Previously, by default, you’d have access to just the QRL node API, which is fine when you’re interfacing through terminal, but isn’t helpful when creating applications as it’s not as expressive and encourages the use of your languages exec functions, something that, depending on the language, can be more difficult to keep safe.
Soon you’ll be able to use a REST API to return useful information. If, for example, you install the node through pip3 and utilize envoy-proxy, to return the blockheight, the address would be
If you installed docker, this would be similar, but you’d need to get the IP address of your container.
- Updated setuptools version to 46.4.0 & protobuf to 3.6.0
The QRL-CLI has gone from v1.4.5 → 1.7.1 and added refinements, especially to our Ephemeral Messaging System (EMS) system.
Secure Smart Addresses language foundation chosen: OCAML
From OCAML’s overview:
[OCAML] is used in environments where a single mistake can cost millions and speed matters. … It’s a safe language. Programs are verified by the compiler before they can be executed, which rules out many programming errors, such as, for instance, confusing an integer for a pointer, or accessing a nonexistent field in a record.
QIP012: Suggestion for transaction replay protection
Whilst currently an extremely low risk vulnerability, replay attack protection should ideally be considered and implemented in the next hard fork to completely mitigate this attack vector.
The attack scenario involves a transaction from one blockchain network being relayed to another through a malicious node. This is something possible between QRL Testnet and QRL Mainnet, however, it is not recommended to use the same QRL XMSS account on both testnet and mainnet due to the potential risk of OTS re-use.
Where this becomes more pertinent is when there’s an increase of multiple existing chains persisting where people are more likely to either confuse what chain they’re on, or be inclined to switch between chains and reuse accounts. The chance of such a scenario happening will increase as more interest is accumulated and with certain forking events, such as the switch from proof-of-work to proof-of-stake.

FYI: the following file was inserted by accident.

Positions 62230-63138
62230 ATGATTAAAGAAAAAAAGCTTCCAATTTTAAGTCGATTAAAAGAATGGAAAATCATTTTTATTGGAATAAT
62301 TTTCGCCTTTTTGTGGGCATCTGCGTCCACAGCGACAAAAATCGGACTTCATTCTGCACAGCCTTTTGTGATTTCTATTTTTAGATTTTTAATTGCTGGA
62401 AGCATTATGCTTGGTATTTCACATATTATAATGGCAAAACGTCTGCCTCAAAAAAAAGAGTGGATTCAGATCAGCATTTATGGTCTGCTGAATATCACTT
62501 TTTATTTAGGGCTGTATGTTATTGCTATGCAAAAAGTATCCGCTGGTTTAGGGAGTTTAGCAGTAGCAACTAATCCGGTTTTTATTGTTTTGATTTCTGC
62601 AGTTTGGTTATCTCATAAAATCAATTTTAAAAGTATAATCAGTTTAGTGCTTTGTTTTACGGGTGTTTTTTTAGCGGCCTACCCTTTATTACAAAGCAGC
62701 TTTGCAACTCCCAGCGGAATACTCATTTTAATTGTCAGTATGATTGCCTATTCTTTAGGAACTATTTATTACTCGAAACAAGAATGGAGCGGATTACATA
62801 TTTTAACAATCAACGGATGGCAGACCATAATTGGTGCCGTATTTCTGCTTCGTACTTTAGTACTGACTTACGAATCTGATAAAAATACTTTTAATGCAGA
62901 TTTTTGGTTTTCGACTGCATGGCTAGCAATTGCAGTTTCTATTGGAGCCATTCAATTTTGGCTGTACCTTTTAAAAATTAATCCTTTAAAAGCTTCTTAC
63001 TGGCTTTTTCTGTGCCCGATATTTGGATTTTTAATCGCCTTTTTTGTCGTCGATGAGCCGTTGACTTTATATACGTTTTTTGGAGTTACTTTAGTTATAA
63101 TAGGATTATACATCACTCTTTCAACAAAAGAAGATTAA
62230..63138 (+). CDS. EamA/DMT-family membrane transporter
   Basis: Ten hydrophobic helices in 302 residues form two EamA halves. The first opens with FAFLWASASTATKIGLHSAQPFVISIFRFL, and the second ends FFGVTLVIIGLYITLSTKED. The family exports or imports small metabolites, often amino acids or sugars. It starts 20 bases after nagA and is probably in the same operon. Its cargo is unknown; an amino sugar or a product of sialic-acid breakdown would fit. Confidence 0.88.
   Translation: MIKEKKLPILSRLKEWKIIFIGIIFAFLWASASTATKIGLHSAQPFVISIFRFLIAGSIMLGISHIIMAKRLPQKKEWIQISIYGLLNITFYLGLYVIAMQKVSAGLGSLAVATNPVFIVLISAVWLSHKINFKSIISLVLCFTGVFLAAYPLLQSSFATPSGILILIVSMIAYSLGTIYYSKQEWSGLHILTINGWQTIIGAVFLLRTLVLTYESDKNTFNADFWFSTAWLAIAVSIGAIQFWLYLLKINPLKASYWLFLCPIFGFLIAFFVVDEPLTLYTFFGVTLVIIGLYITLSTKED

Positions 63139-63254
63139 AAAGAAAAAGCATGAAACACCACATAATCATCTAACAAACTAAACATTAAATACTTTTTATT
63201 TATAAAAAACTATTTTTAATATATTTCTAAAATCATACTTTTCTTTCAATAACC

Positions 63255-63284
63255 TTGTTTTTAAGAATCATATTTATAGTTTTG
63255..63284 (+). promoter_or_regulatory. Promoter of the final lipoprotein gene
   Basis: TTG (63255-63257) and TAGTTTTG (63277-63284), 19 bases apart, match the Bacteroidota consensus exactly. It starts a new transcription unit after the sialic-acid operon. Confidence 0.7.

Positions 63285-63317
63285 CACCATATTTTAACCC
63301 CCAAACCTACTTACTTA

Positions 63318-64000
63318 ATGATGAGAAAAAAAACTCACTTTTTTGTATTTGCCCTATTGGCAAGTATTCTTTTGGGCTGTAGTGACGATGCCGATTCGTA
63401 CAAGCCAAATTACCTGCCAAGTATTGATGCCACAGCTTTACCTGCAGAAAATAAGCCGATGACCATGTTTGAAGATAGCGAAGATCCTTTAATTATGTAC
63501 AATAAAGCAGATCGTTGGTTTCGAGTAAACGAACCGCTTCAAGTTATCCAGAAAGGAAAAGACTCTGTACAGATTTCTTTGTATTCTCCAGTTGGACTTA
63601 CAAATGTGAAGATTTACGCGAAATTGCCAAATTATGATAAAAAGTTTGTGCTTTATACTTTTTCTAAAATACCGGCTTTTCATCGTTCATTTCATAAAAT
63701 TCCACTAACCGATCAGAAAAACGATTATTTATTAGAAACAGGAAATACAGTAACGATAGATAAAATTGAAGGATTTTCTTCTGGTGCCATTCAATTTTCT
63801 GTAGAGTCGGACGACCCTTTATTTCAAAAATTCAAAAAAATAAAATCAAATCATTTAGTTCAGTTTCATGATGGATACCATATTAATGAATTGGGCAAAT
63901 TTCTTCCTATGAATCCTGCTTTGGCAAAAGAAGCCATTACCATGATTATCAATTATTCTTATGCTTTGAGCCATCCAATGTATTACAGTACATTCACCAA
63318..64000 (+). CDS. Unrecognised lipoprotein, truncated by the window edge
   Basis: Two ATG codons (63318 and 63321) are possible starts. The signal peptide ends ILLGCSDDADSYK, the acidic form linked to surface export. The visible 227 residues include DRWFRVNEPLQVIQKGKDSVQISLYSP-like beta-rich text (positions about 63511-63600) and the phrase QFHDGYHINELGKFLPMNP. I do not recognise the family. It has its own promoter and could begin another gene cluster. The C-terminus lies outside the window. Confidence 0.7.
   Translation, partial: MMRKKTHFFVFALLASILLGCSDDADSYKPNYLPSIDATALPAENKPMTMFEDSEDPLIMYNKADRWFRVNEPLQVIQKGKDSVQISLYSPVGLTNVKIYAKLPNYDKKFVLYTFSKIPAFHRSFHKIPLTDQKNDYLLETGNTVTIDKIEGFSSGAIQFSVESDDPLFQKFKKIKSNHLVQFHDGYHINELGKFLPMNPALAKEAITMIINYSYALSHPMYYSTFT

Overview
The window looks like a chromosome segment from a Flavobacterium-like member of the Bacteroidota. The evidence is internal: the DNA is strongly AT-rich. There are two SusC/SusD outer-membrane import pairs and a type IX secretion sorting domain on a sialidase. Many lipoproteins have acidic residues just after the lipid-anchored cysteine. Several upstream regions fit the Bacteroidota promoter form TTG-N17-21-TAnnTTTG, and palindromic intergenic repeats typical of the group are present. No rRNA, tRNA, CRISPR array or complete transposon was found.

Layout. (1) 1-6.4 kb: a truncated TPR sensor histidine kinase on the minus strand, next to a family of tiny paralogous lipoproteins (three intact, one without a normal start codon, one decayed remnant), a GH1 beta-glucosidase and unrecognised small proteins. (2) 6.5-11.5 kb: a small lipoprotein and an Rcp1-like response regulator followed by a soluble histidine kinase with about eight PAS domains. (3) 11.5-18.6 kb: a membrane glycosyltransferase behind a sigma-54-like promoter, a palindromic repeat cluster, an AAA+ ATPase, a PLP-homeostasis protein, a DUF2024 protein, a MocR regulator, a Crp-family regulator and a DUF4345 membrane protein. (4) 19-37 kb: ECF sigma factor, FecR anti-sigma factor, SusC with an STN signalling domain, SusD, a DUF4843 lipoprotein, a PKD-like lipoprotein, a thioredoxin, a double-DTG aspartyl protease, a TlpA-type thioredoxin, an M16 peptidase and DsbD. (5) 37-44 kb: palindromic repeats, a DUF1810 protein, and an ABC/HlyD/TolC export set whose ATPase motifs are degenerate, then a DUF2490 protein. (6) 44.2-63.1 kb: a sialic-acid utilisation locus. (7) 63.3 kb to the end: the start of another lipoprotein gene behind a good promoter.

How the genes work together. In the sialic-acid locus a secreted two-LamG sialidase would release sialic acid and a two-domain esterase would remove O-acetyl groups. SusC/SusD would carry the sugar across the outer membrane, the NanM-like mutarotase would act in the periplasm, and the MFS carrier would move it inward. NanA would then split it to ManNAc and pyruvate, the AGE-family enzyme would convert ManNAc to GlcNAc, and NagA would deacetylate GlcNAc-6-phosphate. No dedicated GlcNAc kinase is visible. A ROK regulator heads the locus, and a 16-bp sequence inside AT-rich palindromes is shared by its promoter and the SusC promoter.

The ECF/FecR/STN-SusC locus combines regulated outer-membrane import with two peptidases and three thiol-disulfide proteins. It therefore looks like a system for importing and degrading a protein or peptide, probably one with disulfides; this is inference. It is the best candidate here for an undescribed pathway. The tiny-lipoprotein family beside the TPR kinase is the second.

Some proposed solutions in the QIP are:
network ID — A unique numerical identifier, nodes on each network would find any transaction not using the correct identifier invalid. An example would be
'0000' = devnet,
'0001' = testnet,
'0002' = mainnet,
'0003' = mainnet pos, or simply stamping the genesis block hash into each transaction. Note this does not prevent replay attacks in later forks of a network using the same identifier.
block hash — each block in the chain has a unique hash value obtained from aggregating and hashing the block header (and incorporating the previous block header hash). Thus, stamping each transaction with the a recent 32 byte block header hash is a simple way of preventing a replay attack. The significant downside is this requires the transaction signer to know something about the current QRL chain which could be a problem for offline transaction signing. Another consideration is that choosing the most recent block could lead to a transaction entering the mempool only for the block to be discarded in a mini-fork and then the transaction become invalid. It would make sense then to choose a block hash at a given depth from the tip of the chain or specific epoch blocks at 1k intervals (or something suitable).
tx hash — it is possible for each transaction to optionally include the txhash of the last transaction from the account. It would therefore force an attacker to replay all historical transactions since the fork to achieve success — if there are no transactions since the fork then this would not be effective at preventing a replay attack.
1st May 2020